MRI Plus Systematic Sampling Ups First-Time Prostate-Biopsy Hits

By David Douglas

June 24, 2019

NEW YORK (Reuters Health) - In biopsy-naive men, combining MRI with systematic sampling of the imaged lesions increases detection of clinically significant prostate cancer, according to California-based researchers.

As Dr. Leonard S. Marks told Reuters Health by email, "One must do both MRI-targeted and template-systematic biopsies together to maximally find cancer. Either method alone will miss a fair number of the cancers."

In a paper online June 12 in JAMA Surgery, Dr. Marks and colleagues at the University of California, Los Angeles, observe that "the optimal method for use of MRI-guided biopsy is not yet clear."

To investigate, the researchers studied 300 patients, of whom 248 had MRI-visible lesions and the remaining 52 had negative MRI results.

At the same sitting, those with visible lesions underwent both systematic (12 cores) and targeted biopsy (six cores). There were three procedures: a systematic biopsy, an MRI-lesion biopsy targeted by cognitive fusion and thirdly an MRI-lesion biopsy targeted by software fusion. Those with no MRI-visible lesions underwent a 12-core systematic biopsy.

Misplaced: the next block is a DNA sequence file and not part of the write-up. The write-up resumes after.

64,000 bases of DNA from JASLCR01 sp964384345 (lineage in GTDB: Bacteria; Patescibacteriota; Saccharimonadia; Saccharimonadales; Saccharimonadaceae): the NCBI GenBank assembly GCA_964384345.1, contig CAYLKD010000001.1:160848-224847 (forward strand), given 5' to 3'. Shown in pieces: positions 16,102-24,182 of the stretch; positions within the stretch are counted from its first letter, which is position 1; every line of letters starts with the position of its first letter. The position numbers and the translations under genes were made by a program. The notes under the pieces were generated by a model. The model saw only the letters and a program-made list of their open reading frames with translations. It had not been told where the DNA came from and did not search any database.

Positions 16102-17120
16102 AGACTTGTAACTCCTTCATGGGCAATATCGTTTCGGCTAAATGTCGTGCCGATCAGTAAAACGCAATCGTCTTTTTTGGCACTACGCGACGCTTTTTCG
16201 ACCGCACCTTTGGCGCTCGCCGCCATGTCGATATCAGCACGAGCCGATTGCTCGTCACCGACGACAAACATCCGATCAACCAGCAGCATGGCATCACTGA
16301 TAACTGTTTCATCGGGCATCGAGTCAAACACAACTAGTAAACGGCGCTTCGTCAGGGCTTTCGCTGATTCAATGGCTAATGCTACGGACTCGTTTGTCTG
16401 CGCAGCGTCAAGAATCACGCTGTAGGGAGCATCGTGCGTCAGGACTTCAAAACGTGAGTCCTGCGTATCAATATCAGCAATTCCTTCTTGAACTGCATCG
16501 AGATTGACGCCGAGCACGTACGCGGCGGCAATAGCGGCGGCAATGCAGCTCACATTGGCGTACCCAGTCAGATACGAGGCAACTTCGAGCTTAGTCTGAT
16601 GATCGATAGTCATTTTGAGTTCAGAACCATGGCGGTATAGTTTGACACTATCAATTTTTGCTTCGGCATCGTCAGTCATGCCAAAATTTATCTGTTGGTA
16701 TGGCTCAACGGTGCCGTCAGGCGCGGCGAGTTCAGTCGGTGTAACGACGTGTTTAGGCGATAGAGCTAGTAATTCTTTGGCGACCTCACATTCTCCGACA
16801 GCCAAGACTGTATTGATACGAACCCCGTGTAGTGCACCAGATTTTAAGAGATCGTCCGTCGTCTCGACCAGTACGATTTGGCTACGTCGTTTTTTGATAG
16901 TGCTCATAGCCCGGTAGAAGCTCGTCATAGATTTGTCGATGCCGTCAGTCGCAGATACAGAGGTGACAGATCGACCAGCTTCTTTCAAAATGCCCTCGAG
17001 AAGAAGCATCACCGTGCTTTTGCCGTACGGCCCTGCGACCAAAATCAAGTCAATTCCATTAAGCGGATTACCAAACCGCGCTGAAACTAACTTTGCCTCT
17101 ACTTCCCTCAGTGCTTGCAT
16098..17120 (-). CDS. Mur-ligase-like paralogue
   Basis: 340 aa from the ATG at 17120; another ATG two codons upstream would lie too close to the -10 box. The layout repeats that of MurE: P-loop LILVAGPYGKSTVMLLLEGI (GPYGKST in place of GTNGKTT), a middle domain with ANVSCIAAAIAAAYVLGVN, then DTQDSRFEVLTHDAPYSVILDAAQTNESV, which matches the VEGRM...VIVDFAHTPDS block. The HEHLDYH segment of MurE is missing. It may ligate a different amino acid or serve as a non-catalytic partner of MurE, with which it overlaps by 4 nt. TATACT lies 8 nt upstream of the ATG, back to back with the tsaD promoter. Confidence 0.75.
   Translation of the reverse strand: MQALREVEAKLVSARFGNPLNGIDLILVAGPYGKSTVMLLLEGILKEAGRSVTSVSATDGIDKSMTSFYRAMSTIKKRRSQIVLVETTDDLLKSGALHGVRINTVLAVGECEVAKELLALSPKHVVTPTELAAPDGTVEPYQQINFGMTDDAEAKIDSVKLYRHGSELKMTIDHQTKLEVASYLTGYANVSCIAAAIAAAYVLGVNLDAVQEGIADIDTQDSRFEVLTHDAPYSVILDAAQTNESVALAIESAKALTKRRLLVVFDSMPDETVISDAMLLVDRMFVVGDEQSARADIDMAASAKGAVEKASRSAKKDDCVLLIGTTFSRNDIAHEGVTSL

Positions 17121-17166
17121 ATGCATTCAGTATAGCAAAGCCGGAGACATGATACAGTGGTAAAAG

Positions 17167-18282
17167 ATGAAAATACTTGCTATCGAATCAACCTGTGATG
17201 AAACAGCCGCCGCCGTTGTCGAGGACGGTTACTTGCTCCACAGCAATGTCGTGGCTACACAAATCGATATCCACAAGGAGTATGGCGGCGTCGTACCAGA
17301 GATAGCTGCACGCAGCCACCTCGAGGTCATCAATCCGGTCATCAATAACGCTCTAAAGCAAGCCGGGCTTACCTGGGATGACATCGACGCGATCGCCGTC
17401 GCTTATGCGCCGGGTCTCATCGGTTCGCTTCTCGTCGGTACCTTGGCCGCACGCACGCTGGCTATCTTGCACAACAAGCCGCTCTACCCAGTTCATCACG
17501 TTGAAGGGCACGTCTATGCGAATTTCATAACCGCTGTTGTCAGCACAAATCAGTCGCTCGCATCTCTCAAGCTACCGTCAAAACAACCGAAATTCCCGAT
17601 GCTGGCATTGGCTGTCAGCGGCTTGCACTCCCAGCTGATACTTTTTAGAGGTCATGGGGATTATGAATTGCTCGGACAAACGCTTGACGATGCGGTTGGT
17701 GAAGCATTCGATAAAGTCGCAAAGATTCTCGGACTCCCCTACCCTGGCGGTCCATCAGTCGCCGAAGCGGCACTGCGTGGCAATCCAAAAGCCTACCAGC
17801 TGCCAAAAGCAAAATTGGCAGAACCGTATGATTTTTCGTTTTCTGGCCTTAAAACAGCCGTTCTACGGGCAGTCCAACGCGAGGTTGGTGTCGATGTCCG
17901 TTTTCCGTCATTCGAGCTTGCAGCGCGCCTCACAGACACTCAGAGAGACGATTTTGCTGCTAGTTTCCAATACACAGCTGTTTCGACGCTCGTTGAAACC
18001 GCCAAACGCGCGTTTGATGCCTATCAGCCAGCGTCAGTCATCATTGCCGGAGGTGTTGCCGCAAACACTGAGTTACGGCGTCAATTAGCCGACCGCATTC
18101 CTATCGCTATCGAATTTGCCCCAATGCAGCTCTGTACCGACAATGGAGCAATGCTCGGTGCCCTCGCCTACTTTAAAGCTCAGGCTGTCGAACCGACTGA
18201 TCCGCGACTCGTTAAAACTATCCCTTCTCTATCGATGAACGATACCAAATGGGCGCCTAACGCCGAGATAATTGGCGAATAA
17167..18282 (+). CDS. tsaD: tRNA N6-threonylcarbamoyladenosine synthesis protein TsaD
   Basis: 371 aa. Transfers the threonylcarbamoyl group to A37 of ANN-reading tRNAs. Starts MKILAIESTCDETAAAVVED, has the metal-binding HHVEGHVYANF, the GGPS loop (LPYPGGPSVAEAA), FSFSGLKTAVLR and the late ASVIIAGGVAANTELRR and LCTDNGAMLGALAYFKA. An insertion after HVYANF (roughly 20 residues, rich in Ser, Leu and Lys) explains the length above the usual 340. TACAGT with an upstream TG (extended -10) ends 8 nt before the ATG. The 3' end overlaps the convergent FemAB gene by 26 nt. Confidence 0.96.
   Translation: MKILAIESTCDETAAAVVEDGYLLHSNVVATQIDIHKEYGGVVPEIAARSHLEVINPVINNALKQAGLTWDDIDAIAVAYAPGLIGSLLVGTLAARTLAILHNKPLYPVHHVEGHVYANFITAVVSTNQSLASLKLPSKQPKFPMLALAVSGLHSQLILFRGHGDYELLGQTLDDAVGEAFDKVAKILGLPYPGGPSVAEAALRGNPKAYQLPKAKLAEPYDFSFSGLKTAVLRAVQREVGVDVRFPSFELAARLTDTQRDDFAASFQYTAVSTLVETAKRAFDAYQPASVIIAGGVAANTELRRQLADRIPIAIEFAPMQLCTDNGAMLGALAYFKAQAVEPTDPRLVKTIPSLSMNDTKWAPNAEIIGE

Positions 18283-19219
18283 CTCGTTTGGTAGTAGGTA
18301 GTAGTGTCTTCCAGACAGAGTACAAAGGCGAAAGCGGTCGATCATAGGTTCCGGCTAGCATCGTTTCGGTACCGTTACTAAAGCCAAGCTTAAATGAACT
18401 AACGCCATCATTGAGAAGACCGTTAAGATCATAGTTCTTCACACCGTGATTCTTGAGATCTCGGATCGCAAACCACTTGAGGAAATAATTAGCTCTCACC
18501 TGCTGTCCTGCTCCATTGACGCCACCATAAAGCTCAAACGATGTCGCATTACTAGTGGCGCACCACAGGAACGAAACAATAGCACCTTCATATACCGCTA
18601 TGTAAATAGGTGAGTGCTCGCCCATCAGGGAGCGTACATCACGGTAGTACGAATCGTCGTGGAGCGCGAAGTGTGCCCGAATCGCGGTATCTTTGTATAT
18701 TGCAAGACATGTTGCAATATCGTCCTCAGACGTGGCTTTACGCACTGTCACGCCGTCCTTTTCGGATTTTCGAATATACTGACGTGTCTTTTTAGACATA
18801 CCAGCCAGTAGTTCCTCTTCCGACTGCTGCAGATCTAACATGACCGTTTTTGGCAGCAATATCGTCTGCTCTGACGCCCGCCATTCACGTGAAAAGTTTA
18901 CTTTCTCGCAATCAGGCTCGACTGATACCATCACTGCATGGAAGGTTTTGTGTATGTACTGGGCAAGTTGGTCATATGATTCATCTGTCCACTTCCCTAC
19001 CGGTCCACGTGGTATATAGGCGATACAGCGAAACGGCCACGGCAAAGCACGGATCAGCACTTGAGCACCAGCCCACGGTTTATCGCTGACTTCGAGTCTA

Combining systematic and targeted biopsy results gave an overall cancer-detection rate (CDR) of 70%. This varied from 47% when using cognitive fusion biopsy alone, to approximately 60% when using systematic biopsy or either fusion method alone.

Systemic sampling in the group with no MRI-visible lesions gave a CDR of 15%.

"Discordance of tumor locations suggests that the different biopsy methods detect different tumors," say the researchers. "Thus, combining targeting and systematic sampling provide greatest sensitivity for detection of clinically significant prostate cancer."

Dr. Marks added, "MRI before biopsy is important to guide the biopsy and estimate risk of a serious cancer. MRI should be employed even before a man's first prostate biopsy."

Moreover, he said, there is "No need to wait and see if conventional biopsy shows the cancer, then use targeted biopsy as a backup."

In an accompanying editorial, Drs. Ahmad Shabsigh and Cheryl T. Lee of Ohio State University Wexner Medical Center, in Columbus, note that the study shows that "relying on targeted biopsy alone is suboptimal" and "if the urologist does not have a fusion machine, cognitive biopsy is still essential."

Dr. Lee added in an email to Reuters Health that the research addresses "an important issue about the role of traditional systematic prostate biopsy in the era of MRI-guided sampling. This important study affirms the importance of MRI-guided biopsy in the detection of clinically significant prostate cancer but also demonstrates additional value in the concomitant use of systematic biopsy."


JAMA Surg 2019.